AFP told to stop tagging NPA rebels as terrorists

    CLARK FREEPORT – “Don’t call them terrorists.”

    This was the appeal of Commission on Human Rights (CHR) chairperson Loretta Ann Rosales to the Armed Forces of the Philippines whose official reports usually refer to members of the New People’s Army (NPA) as terrorists.

    Speaking before some 200 Air Force officers and enlisted personnel in the closing rites for their seminar on human rights advocacy, Rosales said, “I have reservations about the use of the word terrorists.”

    “You don’t usually call people terrorists amid the peace talks,” she said, amid the newly resurrected peace negotiations between the Philippine government and rebel forces.

    She noted that while the US and the European Union may have classified the NPA as a terrorist group, the Philippine government has not. “You can just call them NPA’s,” she said during an open forum in response to one officer‘s question referring to NPA rebels as terrorists.

    Rosales said she is now focused on breaking two “distorted concepts” about the CHR. “One is that those in left tend to think that only they understand human rights, and the other is that the military identifies human rights people with the left and therefore adversary.”

    “We are breaking this distorted version of human rights,” she said, while stressing that the military nevertheless has a “double” responsibility in upholding such rights as “the state agency tasked to expedite and uphold human rights.”

    The military, she said, should stop looking as human rights as a hindrance to the performance of their duties, but rather “as an essence of your duty.”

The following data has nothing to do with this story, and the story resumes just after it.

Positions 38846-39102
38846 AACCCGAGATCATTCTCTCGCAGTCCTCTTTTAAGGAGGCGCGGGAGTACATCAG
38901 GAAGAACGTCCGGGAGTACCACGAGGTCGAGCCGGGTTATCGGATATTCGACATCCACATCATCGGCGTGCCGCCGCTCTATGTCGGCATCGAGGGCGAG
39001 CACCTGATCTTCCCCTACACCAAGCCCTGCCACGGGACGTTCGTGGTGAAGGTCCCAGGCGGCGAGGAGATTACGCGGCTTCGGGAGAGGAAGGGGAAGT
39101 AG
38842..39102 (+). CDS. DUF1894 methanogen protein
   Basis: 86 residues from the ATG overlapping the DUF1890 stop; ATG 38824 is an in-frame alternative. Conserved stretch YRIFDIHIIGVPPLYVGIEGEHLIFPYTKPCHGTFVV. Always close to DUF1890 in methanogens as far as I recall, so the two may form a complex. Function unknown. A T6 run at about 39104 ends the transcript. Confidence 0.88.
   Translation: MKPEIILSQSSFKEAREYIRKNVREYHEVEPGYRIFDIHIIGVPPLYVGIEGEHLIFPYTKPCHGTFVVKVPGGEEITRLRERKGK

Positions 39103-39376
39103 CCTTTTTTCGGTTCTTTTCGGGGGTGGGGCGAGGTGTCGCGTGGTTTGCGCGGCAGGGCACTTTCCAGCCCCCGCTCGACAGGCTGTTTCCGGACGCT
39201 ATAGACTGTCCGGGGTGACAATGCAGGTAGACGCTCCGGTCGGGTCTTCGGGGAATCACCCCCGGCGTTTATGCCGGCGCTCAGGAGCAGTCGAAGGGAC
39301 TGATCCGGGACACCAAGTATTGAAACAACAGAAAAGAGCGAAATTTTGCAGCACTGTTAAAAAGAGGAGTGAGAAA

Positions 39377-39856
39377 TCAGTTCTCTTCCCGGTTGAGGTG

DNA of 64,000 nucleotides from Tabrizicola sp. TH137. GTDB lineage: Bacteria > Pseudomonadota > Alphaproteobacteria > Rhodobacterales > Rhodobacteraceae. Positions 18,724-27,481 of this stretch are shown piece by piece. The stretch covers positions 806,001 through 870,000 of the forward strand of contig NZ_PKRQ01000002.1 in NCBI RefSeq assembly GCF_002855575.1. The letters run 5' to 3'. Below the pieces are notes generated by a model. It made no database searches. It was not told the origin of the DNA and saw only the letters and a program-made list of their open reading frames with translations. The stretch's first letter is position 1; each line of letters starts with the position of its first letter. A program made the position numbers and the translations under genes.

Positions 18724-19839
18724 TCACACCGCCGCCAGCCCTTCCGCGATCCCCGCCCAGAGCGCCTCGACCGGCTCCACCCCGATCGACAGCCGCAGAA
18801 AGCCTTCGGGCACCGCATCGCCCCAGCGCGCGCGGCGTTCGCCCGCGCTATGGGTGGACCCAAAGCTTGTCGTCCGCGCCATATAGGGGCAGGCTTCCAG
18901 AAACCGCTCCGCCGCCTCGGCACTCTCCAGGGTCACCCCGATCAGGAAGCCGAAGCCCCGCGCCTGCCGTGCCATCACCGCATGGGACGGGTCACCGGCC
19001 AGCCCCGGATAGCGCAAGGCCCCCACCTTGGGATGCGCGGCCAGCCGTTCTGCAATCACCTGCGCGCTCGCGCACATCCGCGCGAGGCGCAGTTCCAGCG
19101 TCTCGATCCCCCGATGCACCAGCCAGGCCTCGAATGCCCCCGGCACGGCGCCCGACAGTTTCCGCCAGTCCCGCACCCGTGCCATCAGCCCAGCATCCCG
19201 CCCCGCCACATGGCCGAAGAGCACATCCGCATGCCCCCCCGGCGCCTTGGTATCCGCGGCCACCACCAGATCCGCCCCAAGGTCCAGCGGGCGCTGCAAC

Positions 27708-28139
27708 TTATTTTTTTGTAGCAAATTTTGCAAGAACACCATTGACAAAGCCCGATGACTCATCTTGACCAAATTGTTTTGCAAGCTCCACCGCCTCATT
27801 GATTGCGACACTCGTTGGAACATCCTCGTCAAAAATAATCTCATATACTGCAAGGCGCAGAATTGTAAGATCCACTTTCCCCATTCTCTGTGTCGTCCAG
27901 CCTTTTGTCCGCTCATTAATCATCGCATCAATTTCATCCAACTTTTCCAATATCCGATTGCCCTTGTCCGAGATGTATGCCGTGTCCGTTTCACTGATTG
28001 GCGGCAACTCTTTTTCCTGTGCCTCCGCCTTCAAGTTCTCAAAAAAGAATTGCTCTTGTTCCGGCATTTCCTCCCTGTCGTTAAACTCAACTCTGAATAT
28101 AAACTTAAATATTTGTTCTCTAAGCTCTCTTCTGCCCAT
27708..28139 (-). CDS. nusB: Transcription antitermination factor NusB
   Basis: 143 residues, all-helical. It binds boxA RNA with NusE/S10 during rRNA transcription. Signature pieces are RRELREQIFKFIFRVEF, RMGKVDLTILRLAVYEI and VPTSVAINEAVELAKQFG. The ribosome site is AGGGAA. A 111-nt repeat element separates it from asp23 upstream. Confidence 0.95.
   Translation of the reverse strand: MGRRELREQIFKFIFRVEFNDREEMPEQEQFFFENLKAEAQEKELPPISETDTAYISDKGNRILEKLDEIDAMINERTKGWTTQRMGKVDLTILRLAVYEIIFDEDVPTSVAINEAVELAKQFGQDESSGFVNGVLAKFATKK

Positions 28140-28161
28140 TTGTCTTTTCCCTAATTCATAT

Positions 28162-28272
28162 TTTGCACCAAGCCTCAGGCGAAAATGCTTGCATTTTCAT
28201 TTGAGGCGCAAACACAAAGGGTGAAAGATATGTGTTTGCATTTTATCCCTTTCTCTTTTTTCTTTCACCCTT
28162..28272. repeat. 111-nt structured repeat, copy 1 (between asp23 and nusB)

Rosales said that while she also recognizes the human rights violations being committed by other forces, such as those by the NPA, as she cited the use of land mines and bombing of cellular communications stations, the Philippine military is “under stricter scrutiny” on human rights issues.

    She noted that while communist rebels “have no official accountability to the people”, those in the military are bound by the Constitution to protect the people’s rights.

    This, even as Rosales thanked police and military leaders under the Aquino administration for their “cooperation” in the CHR’s investigations into human rights cases, including that of botanist Leonard Co who was killed allegedly in a crossfire between the military and NPA rebels in Leyte last November.

    Rosales said both the police and military have been transparent in the information they have been providing the CHR which is now nearing its conclusion of its probe on Co’s case.


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